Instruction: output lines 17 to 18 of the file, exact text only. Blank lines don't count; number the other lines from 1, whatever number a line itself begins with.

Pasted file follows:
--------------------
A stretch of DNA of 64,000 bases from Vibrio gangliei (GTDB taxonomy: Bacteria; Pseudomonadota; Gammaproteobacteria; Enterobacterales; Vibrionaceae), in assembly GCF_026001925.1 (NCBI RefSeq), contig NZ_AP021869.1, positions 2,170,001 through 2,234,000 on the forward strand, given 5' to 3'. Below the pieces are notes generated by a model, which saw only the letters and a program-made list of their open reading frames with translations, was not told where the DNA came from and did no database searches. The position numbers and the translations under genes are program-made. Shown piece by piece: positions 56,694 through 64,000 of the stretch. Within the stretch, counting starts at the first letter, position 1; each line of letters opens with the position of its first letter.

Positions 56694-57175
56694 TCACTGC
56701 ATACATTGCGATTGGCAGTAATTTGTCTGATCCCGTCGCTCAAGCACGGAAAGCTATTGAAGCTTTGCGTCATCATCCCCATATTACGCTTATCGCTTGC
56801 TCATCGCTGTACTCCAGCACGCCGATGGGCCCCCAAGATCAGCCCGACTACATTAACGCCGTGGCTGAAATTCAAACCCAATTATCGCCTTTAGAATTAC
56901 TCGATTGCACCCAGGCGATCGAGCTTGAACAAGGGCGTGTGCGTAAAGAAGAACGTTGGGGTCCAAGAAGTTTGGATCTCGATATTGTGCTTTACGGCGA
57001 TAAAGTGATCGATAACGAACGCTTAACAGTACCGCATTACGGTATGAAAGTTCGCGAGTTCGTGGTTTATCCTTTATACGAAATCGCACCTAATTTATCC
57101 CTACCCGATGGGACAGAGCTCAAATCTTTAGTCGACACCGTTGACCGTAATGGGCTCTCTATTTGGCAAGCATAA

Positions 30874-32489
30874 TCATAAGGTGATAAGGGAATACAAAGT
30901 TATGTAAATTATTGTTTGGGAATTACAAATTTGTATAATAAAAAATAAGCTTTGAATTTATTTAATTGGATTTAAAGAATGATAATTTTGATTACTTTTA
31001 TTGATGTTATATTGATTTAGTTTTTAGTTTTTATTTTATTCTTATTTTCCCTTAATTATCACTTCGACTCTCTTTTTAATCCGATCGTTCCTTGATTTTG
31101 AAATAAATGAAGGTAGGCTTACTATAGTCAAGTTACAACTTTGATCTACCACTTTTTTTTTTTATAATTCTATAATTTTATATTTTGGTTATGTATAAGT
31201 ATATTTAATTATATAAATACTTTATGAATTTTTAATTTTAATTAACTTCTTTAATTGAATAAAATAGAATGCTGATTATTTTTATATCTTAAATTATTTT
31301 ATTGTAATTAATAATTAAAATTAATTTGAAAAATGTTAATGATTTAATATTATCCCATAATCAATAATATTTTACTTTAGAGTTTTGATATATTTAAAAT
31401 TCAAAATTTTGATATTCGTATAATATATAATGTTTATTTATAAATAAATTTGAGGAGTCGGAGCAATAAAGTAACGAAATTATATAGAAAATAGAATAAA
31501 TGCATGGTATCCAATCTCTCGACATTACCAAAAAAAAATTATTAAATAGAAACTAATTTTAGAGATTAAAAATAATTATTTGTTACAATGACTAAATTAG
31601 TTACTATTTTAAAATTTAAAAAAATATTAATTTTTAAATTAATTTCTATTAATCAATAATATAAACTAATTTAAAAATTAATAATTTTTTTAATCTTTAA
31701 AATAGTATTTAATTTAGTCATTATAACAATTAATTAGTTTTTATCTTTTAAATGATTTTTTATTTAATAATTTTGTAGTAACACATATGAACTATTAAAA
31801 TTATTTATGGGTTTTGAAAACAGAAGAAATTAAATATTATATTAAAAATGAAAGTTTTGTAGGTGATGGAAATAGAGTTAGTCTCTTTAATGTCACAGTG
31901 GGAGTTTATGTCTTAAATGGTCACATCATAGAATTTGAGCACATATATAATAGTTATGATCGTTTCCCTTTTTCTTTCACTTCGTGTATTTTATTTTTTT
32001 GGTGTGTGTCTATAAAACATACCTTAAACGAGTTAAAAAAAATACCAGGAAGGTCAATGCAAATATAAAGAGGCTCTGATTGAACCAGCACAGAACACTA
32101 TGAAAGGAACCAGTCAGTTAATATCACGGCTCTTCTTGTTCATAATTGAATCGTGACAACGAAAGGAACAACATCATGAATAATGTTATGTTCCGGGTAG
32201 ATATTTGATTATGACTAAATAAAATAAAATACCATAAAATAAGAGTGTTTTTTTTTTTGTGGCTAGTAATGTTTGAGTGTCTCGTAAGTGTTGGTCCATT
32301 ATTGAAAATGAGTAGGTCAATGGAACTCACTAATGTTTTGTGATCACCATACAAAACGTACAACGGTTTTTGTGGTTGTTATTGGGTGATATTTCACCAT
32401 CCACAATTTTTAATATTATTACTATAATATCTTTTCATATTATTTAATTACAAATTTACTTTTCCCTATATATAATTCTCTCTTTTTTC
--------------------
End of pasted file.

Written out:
31501 TGCATGGTATCCAATCTCTCGACATTACCAAAAAAAAATTATTAAATAGAAACTAATTTTAGAGATTAAAAATAATTATTTGTTACAATGACTAAATTAG
31601 TTACTATTTTAAAATTTAAAAAAATATTAATTTTTAAATTAATTTCTATTAATCAATAATATAAACTAATTTAAAAATTAATAATTTTTTTAATCTTTAA